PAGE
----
Dune Critique

 Dune is kind of a slow burn. The animosity between House πŸ‘ Atreides (good guys) and House Harkonen and how it was a plot by the Padishah Emperor was underplayed at the start, I felt (David Lynch underscored it, but it came off as a kind of info dump). 

The fact that the Harkonens  were unspeakably awful and the Emperor was a sleezebag could’ve been established from the off, and then the reader might have been more invested. 

The fact that the Fremen (Arrakis πŸœ natives) and the sand worms πŸͺ± were going to be the big deal, the game-changer ⚾️ was obvious early on, that Paul Atreides was going to be a kind of Laurence of Arabia, so bringing that to fruition was basically this slog of a waiting game. David Lynch tried to “solve” this, ie, explain why it took so long to develop, by introducing this stupid idea πŸ’‘ of having to train up the Fremen on these bogus bene gesserit (I think)“weirding modules” which kind of added to the white savior leitmotif when of course the Fremen were already established as being total badasses πŸ₯· and predestined (in a narrative sense) to be Paul’s secret army. 

The motivations of all the characters were pretty mooshy and unsatisfying generally. It mostly came down to “I’m a member of the Bene Gesserit order, attached to House Atreides (et al) or I’m loyal to such-and-such house or to the emperor, or I’m a Fremen and I must conduct myself as such.” 

Paul Atreides was driven by loyalty to his murdered father Leto, while loyalty to his mother Jessica (who repeatedly saved him) seemed a bit hit-and-miss. His love affair with Chani (played by Sean Young in the David Lynch film) is built up a lot in visions before he meets her (“Tell me of your home world, Usul,” but she seems sidelined after (and they don’t even have any kids…?). She’s no more developed than any other character. 

The rituals and mysticism was delivered by a kind of just in time need to know morphine drip πŸ’§ and kind of built on itself rather ineffectually, as evidenced by Jessica giving birth πŸ€° to Paul’s younger sister Ala who was an “abomination” (cuz she drank the worm πŸͺ± derived “water of life” while pregnant πŸ€°) which freaked out all the Bene Gesserit sisters in a deus ex machina kind of way. You could almost argue that a lot of the mysticism didn’t contribute to the story.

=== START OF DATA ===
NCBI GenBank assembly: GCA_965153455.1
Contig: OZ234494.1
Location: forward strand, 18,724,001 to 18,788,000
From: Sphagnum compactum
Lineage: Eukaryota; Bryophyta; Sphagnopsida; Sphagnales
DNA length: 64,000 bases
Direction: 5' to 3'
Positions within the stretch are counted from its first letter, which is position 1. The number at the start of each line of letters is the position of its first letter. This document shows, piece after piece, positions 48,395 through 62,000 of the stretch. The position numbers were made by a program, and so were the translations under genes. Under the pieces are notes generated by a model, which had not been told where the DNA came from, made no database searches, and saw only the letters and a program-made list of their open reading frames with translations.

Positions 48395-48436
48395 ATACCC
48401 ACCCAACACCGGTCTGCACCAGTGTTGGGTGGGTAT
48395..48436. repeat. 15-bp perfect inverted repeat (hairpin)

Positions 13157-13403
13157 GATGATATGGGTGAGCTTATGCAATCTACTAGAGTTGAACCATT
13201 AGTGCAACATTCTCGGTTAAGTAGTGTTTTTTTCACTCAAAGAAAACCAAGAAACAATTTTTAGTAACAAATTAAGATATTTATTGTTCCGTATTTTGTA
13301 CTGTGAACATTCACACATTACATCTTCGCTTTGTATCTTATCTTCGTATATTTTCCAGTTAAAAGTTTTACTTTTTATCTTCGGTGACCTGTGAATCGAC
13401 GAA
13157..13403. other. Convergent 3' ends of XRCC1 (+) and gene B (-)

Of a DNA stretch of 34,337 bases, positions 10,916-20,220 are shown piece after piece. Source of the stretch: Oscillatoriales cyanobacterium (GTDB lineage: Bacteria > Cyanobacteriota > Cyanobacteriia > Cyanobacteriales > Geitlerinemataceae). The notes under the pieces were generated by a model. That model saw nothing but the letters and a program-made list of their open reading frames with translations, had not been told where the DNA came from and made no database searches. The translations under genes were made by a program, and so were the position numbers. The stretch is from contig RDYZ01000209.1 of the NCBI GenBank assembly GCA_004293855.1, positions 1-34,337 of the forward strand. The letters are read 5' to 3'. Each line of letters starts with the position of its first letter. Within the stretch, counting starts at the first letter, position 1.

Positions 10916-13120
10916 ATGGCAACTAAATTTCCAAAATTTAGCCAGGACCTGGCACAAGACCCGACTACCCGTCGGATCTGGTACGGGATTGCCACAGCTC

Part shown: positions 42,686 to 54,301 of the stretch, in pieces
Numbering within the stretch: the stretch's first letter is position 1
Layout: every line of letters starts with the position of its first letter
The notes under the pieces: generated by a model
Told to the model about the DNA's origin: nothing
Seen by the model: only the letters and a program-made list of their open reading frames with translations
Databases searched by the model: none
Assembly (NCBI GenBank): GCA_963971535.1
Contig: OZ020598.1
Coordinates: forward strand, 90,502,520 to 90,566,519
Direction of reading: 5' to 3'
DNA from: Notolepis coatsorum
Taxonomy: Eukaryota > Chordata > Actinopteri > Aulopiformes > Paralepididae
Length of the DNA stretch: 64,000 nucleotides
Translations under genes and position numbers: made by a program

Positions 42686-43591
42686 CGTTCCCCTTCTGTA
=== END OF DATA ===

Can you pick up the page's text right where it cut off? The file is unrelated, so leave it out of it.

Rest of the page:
It was obvious almost from the beginning that Paul was going to be the Kwisatz Haderach, which was another slow burn that you were just waiting to resolve the whole time.  This was true of many new spiritual or strategic thing—you immediately know which cubbyhole to stick it in, and little development was added after the introduction. 

In the whole “we’re attached to House Atreides, so we’ll be loyal to the death ☠️ (even beyond), even if HA is completely destroyed we’ll hang out in the desert πŸŒ΅ “ unselfexamined character motivation and arc, we have Gurney Halleck and Duncan Idaho. Both are fighters for HA and also besties with Paul, for reasons which are never really explored. 

House Atreides is destroyed (by the emperor and House Harkonen, again, which could’ve been better developed as a pretext), and Paul and Jessica barely escape into the desert πŸͺ Duncan is killed (later to be revived by the Ixians and return as a ghola—which may be in the second book Dune Messiah) and Gurney disappears only to return at the very end to play a (small) part in the final triumphant revenge sequence. Whence this loyalty and attachment? Duke Leto is a great guy, but this isn’t developed either. 

Character motivations are a problem. Conflict is a problem. There are too many “sworn enemies” and “abominations” and “loyal vassals” and not enough backstory. 

The spirituality and mysticism (the Bene Gesserit, the Spacers Guild, the Mentats, the planet πŸŒŽ Ix, the Butlerian Jihad behind it all, and so on) was interesting, but was largely sidelined or deus ex machina. Imagine The Bible, with Jesus, Abraham, and Moses having visions, yes, but instead of walking on water πŸ’¦  or turning it into wine πŸ· or leading his people across the desert πŸͺ, he’s kicking ass with a knife made from the tooth πŸ¦· of a sand worm πŸͺ± riding vast numbers of worms πŸͺ± with his newfound buddies to rain πŸŒ§ nuclear ☢️ vengeance on his enemies…and all that after having to read through a similar quantity of pages to the Old Testament πŸ“– and the Gospels combined. 

And what do the Fremen get out of it? They live in the deep desert πŸŒ΅ πŸͺ anyway, and their dream is to transform their planet πŸŒ into a lush paradise, to which end they have been stockpiling water πŸ’¦ in vast underground cisterns for generations. 

How does helping Paul Atreides kick the Harkonens off Arrakis further this end? Does he ever even promise to help them? Do they even need his help? It’s almost a Laurence of Arabia needing an army and a Great White Savior for a people who don’t seem to need saving. 

Okay, maybe they needed the nukes to get rid of House Harkonen and capture the City of Arrakeen, but was that ever a priority, and mightn’t they have done it by themselves? The “oh, yeah, now we can do that” doesn’t seem to come up. 

So perhaps Dune has the same appeal that many religions do—everybody else seems to be into it, it’s mysterious and often intricately beautiful, but ultimately long and boring and doesn’t make a lot of sense. 

No comments:

Post a Comment